Illustration by Shannon DeLurio
Netflix’s original crime biopic is a chilling reminder that we don’t need fictional horror films when real life is already just as terrifying.
Through archival footage and present-day interviews, the series details the life of Theodore Robert “Ted” Bundy, infamous serial killer, rapist and necrophile who brutishly kidnapped and murdered over 30 young women across the United States between 1974 – 1978.
Director Joe Berlinger crafted a chronological narrative around 100 plus hours of recorded interviews between journalist Stephen Michaud and Bundy as he awaited death row.
These tapes are without question the most unsettling element of the series, as they explore expanded glimpses into the grotesque psyche of a predatory executioner. The narcissism in Bundy’s tone makes your skin crawl as he takes pleasure in relieving the final moments between himself and his victims.
It was Michaud’s intent to dupe Bundy into a confession while compiling information on him for a book he was writing. However, this proved to be no easy task as Bundy avoids specific details and provides trivial ramblings, all while maintaining his innocence throughout the majority of the recorded audio.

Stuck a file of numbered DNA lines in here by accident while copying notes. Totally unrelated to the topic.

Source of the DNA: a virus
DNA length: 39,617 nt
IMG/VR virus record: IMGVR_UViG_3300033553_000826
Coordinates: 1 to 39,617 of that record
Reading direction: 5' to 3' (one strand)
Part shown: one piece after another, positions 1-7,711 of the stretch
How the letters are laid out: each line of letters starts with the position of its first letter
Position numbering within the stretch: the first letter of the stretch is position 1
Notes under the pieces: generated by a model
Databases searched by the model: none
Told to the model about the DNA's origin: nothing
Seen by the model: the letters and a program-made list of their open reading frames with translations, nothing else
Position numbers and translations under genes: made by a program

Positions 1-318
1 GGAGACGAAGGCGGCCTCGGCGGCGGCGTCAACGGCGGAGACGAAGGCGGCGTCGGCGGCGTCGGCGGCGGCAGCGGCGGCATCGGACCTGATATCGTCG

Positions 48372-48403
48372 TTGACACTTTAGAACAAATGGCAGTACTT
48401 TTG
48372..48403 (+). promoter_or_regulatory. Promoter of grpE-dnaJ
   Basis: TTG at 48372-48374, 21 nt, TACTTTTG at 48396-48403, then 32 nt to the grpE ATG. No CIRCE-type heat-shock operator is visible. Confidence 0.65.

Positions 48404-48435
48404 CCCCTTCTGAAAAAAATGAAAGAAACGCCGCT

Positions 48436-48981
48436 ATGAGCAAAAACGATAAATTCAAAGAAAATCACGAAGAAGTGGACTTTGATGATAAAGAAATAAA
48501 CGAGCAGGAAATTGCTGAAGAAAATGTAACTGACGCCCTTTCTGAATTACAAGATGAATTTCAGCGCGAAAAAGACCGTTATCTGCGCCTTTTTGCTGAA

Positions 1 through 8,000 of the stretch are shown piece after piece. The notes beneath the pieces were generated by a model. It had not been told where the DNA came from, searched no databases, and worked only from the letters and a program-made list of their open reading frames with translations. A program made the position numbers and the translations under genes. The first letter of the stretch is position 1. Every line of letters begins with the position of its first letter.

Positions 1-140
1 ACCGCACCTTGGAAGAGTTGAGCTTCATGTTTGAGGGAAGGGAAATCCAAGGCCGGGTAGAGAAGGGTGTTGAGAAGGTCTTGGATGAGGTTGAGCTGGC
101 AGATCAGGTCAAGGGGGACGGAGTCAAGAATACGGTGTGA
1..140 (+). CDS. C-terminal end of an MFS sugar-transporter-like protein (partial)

Though interviews from people who were most close to Bundy, Michaud built this characterization of a mundane, fun loving, family man who is simply incapable of enacting harm to others, interviews from detectives, criminologists and psychological experts provide insight into how Bundy dove headfirst into madness.
The professional opinion of these experts is that killers like Bundy will latch on to the normal aspects of their personas to distract themselves from violent tendencies billowing inside of them.
It is fair to say that Bundy’s story has been told so many times that it almost makes this series mute. Does a monster like him really deserve to be overanalyzed?
Instead of making the mistake of putting Bundy on a pedestal as this charming and methodical killer, Berlinger focuses on how his ego was his downfall, and honors the people who brought him to justice.
The tapes are just the beginning of Berlinger’s exploration into Bundy’s story. Netflix recently acquired his newest feature length film “Extremely Wicked, Shockingly Evil, and Vile” which stars Zac Efron as Bundy. The movie is scheduled to be released in theaters and Netflix in late 2019.